Report: Self-Regulation of Boeing 737 MAX May Have Led to Major Flaws in Flight Control System

Photo: Joe Raedle/Getty Images

As investigators determine if the Boeing 737 MAX’s flight control system caused the crashes of the Lion Air flight in October 2018 and Ethiopian Airlines Flight 302 last week, a new report states that the Federal Aviation Administration hurried along the plane’s approval process, allowing Boeing to tackle key aspects of the regulation procedure themselves.

According to the Seattle Times, the FAA has made a habit of delegating parts of the regulation process to Boeing due to cuts in funding. For the 737 MAX, FAA managers reportedly pressured the agency’s safety engineers to hand over safety assessments to Boeing itself, and to green-light the company’s findings. Remarkably, the paper was working on the report prior to the crash of the Ethiopian Airlines flight, which killed all 157 occupants onboard: “Both Boeing and the FAA were informed of the specifics of this story and were asked for responses 11 days ago, before the second crash of a 737 MAX last Sunday.”

In 2015, Boeing reportedly pushed to expedite the 737 MAX’s approval in order to compete with the comparable Airbus A320neo, which had hit the market nine months ahead of Boeing’s newest 737 model. Several FAA employees told the Seattle Times that their managers asked them to hurry up the process, and hand over more work to Boeing. “There was constant pressure to reevaluate our initial decisions,” said one former FAA safety engineer. “Review was rushed to reach certain certification dates.”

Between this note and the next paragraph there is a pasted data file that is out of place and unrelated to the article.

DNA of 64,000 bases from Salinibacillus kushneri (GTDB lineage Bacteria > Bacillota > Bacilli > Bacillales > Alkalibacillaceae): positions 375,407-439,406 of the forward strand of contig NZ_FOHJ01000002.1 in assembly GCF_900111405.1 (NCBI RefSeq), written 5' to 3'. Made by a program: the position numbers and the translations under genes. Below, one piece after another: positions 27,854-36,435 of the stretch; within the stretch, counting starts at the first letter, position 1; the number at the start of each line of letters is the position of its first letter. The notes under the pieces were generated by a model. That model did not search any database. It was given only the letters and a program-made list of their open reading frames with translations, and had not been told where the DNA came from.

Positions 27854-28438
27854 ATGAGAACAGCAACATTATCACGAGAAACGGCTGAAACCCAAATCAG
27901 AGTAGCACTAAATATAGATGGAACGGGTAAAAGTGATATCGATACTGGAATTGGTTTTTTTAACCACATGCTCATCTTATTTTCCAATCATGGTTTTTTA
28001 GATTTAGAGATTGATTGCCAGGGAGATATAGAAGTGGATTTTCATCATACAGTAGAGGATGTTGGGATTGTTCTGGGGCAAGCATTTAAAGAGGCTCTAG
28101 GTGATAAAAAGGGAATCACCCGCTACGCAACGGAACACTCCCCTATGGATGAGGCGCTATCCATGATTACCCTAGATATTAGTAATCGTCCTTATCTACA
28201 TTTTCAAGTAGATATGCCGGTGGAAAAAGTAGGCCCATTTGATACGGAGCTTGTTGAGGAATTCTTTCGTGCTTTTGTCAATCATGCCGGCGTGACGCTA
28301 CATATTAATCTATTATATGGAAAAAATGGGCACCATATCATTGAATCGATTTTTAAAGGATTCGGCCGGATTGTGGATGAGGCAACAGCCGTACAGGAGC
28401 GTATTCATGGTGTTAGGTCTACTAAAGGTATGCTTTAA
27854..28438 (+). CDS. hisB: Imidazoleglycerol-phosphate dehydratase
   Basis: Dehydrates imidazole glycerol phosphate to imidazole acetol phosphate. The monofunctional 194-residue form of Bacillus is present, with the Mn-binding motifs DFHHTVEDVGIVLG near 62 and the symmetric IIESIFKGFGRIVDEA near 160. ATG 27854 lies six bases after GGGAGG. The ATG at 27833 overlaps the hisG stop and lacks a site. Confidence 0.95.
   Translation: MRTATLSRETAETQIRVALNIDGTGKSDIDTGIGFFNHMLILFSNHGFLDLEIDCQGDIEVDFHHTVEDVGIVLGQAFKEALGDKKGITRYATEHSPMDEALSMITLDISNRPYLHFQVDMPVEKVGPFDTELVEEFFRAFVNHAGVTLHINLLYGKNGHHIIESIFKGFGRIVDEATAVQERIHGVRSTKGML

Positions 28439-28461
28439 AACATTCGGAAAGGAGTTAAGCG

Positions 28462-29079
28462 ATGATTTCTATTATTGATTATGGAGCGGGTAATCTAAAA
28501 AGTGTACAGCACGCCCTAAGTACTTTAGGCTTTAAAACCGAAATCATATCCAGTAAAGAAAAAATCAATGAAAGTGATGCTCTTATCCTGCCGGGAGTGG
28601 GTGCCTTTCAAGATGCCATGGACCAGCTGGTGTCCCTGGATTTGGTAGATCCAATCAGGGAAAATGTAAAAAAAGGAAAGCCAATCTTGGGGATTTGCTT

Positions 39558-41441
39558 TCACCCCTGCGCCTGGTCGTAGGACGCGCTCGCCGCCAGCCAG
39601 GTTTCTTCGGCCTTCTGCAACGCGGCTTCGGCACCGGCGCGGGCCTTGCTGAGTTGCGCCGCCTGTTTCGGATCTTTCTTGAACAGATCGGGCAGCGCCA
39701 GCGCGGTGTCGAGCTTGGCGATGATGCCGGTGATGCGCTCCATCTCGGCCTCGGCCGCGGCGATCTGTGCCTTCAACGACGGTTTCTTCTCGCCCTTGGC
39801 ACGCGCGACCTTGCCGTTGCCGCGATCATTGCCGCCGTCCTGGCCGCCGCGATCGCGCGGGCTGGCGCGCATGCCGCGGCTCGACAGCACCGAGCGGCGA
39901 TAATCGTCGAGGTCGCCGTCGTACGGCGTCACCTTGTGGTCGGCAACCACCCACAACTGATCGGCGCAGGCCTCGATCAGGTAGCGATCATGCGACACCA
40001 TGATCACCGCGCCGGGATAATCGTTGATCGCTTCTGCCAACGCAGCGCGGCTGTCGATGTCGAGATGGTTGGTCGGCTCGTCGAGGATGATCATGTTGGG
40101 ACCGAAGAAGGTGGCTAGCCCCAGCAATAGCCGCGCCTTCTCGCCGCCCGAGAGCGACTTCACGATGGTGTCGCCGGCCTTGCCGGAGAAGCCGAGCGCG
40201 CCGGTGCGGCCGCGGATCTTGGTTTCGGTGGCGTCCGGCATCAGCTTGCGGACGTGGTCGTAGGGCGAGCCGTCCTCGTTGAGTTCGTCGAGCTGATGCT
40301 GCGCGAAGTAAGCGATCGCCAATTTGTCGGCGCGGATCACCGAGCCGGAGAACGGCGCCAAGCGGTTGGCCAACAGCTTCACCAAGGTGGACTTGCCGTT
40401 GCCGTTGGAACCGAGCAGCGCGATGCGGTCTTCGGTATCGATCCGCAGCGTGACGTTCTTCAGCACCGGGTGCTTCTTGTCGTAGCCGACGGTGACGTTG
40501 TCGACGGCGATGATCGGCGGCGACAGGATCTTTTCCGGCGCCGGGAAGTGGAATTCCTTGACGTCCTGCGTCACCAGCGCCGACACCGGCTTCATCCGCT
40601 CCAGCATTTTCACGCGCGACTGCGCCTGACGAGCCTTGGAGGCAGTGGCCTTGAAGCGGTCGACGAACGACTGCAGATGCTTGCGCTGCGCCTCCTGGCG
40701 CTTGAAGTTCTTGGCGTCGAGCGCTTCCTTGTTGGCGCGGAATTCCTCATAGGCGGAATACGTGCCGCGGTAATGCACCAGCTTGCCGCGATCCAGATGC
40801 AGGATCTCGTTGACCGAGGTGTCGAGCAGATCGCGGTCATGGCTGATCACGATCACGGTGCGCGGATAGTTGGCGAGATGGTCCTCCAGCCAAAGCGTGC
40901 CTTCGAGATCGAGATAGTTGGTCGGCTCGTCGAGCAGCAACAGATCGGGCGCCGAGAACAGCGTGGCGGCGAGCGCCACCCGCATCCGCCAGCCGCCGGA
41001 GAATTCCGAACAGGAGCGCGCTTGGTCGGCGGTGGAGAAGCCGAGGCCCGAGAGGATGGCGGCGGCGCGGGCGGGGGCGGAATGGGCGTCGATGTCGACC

Much of Boeing’s self-certification concerned the 737 MAX’s flight control program, the Maneuvering Characteristics Augmentation System (MCAS). The FAA reportedly allowed Boeing to handle the safety analysis on the MCAS, and the report the company handed over — which certified the plane as flight-ready — had several flaws.

According to the Seattle Times, the safety assessments “understated the power of the [MCAS],” which could move the plane’s tail “four times farther than was stated in the initial safety analysis.” The extra power was necessary because the MAX’s large engines were placed farther forward on the wing. However, the system “failed to account” for how it could “reset itself each time a pilot responded.” On the Lion Air flight, black-box data suggests that each time the captain pulled the plane’s nose up, the “MCAS kicked in … to push the nose down again,” causing the plane to crash into the Java Sea 12 minutes after takeoff.

To help get the 737 MAX into the air more quickly, Boeing reportedly decided that its pilots would not need a full round of training on the MCAS system. According to the Seattle Times, it wasn’t even mentioned in their flight manuals. Dennis Tajer, a spokesperson for the Allied Pilots Association at American Airlines, told the paper that his training on the 737 MAX was made up of a one-hour session on an iPad that did not have simulator training. By cutting down on pilot instruction, Boeing was able to cut significant costs for the airlines that bought the plane. The Boeing site promised prospective buyers that “as you build your 737 MAX fleet, millions of dollars will be saved because of its commonality” with the prior 737 generation.

With the 737 MAX grounded by the FAA, its own safety engineers believe that the agency must rework the delegation process that allowed Boeing to self-regulate the development of its own plane. “We need to make sure the FAA is much more engaged in failure assessments and the assumptions that go into them,” an FAA safety engineer told the Seattle Times. Meanwhile, the FAA has required Boeing to overhaul the MCAS software “no later than April.”

Report: The Regulatory Failures of the Boeing 737 MAX